This former star in the property sector is now deep in debt and on the verge of bankruptcy. It owes 2 trillion RMB, and there is a growing risk of its subsidiary Evergrande Wealth Management collapsing. The company’s headquarters in Shenzhen was thrown into chaos on 13 September when investors showed up at its doors, demanding payment.
Evergrande’s reputation and influence make this crisis particularly prominent. Some analyses raise the concern that if Evergrande collapses, it may result in shockwaves and become a “grey rhino” — a serious and probable but overlooked threat — for China’s financial system. However, Evergrande is not the only property company in difficulties. According to China’s Time Weekly, as of 5 September this year, 274 developers in China have declared bankruptcy — companies are closing down at an average of almost one a day.
However, now that property prices have risen to today’s levels, it is also true that they cannot fall; if they do fall quickly, there are many people who will not be able to take it and it will likewise spark off various social issues.
Sudden fall in property prices will trigger social issues
Given the current situation of China’s property market, there is no more room for property prices to go up. Rising property prices increase the risk of a growing property bubble, and it is time for adjustments. However, now that property prices have risen to today’s levels, it is also true that they cannot fall; if they do fall quickly, there are many people who will not be able to take it and it will likewise spark off various social issues.
China’s household wealth is tightly bound with property — 70% of people’s wealth is property. People work hard to earn money to buy a home, and no one would want its worth to suddenly shrink. If property prices drop too quickly, droves of investors may not be able to finance their loans, which would impact the financial system. China’s investors have also been pampered by property trends. Previously, when prices of new developments fell, property owners would launch protests against developers to safeguard their interests, with occasional unruly incidents of holding banners and trashing sales venues.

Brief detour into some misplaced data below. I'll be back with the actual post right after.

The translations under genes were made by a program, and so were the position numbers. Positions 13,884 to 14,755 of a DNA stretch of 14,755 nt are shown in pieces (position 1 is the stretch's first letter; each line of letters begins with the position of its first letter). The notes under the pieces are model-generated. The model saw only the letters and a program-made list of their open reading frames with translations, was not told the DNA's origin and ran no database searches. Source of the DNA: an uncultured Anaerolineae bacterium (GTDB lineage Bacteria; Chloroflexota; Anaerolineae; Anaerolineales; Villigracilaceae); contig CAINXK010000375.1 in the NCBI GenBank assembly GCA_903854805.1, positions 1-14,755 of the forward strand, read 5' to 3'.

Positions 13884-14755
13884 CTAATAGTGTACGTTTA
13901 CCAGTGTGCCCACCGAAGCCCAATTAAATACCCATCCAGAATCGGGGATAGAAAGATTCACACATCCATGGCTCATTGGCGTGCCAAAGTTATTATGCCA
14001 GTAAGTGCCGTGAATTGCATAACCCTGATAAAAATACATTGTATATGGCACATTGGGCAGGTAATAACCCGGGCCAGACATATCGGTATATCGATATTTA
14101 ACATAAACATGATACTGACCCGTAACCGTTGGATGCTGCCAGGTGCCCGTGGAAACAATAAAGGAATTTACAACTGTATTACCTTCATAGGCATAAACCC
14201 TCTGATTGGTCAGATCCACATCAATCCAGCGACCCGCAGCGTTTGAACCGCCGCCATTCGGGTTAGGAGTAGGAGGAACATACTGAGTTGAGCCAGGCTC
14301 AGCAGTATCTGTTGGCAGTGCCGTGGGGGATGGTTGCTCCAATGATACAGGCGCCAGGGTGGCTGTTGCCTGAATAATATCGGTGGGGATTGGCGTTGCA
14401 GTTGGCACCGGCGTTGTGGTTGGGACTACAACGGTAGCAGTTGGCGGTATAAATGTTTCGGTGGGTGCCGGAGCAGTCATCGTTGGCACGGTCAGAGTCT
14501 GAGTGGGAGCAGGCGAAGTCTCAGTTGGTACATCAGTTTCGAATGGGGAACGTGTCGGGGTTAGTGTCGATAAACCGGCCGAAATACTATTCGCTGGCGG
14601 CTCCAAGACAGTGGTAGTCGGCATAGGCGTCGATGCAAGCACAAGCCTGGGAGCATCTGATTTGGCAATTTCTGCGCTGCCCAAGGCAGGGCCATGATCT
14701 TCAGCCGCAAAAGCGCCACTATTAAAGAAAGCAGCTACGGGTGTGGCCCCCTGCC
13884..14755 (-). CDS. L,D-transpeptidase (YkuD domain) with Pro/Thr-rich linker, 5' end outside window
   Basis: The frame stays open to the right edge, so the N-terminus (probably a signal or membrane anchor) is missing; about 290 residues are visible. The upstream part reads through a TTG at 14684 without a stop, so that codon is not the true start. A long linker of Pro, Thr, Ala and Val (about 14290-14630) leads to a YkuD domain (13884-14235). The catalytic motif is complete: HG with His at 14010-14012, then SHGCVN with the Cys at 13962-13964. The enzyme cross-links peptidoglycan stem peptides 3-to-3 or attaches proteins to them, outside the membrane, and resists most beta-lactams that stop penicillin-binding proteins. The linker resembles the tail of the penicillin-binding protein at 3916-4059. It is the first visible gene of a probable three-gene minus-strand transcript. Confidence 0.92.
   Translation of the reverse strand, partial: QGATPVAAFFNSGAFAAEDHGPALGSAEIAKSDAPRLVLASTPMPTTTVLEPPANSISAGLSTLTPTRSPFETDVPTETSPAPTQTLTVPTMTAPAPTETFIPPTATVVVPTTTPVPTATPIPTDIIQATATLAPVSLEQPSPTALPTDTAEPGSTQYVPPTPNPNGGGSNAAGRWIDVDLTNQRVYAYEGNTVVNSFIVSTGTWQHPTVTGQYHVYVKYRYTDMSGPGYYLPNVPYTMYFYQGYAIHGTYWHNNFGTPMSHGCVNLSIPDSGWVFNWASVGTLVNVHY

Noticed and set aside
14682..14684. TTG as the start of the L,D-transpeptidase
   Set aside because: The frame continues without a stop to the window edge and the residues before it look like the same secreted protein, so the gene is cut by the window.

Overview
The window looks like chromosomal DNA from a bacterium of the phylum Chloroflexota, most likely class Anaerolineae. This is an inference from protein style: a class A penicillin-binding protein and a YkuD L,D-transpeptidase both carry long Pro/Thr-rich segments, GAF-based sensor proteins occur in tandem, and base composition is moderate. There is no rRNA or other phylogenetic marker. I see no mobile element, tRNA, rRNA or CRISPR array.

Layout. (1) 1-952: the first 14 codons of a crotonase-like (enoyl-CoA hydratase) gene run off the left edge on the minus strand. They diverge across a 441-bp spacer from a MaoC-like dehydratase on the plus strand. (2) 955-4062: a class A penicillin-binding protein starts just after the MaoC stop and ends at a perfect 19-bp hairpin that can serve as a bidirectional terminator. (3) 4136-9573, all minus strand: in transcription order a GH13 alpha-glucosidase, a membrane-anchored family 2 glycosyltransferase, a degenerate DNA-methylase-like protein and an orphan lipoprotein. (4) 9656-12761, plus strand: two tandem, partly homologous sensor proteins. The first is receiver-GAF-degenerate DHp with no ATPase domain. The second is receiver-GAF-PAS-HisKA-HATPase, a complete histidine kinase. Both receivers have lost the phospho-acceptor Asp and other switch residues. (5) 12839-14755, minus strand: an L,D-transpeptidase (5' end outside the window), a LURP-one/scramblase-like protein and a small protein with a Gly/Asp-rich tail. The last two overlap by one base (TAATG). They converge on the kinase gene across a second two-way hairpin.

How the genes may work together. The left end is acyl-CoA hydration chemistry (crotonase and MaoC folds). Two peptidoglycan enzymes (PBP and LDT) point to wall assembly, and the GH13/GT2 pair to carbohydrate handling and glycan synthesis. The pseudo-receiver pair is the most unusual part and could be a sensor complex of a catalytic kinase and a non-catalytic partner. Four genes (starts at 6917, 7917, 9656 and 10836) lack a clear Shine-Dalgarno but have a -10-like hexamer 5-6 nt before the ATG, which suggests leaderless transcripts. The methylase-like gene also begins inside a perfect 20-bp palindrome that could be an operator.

...companies are maliciously lowering prices and halting productivity, and playing the victim to try and pressure the government into relaxing its policies.
When property prices fall, local governments will also get uneasy. The concern is not just about a lower income from land sales that will affect fiscal revenue, but that property developers selling housing at discounted prices could lead to a domino effect of plunging property prices, prompting mass incidents of owners demanding for their rights and creating social panic, which would cause more headaches for local governments.
An industry player revealed in private that recently some property companies have been selling housing at reduced prices and halting projects; besides operating pressures, it is also possible that behind it is a tussle between property companies and policies. The authorities are going hard in regulating the market and forcing property companies to deleverage, but companies are maliciously lowering prices and halting productivity, and playing the victim to try and pressure the government into relaxing its policies.
For a stable society, the property market has to be stable. Whether property prices drastically go up or down, it is no good for stability. Policymakers have to deal with the hidden tussling among the various stakeholders and control the rise while limiting the drop — this property bubble is not easy to handle.
Related: The Chinese property bubble that just won't burst | Will clampdowns on China’s property sector lead to economic turmoil? | China’s rising property prices have serious social consequences | Why China is regulating the property market | Property now a liability for China’s middle class | Will the Chinese government save Evergrande?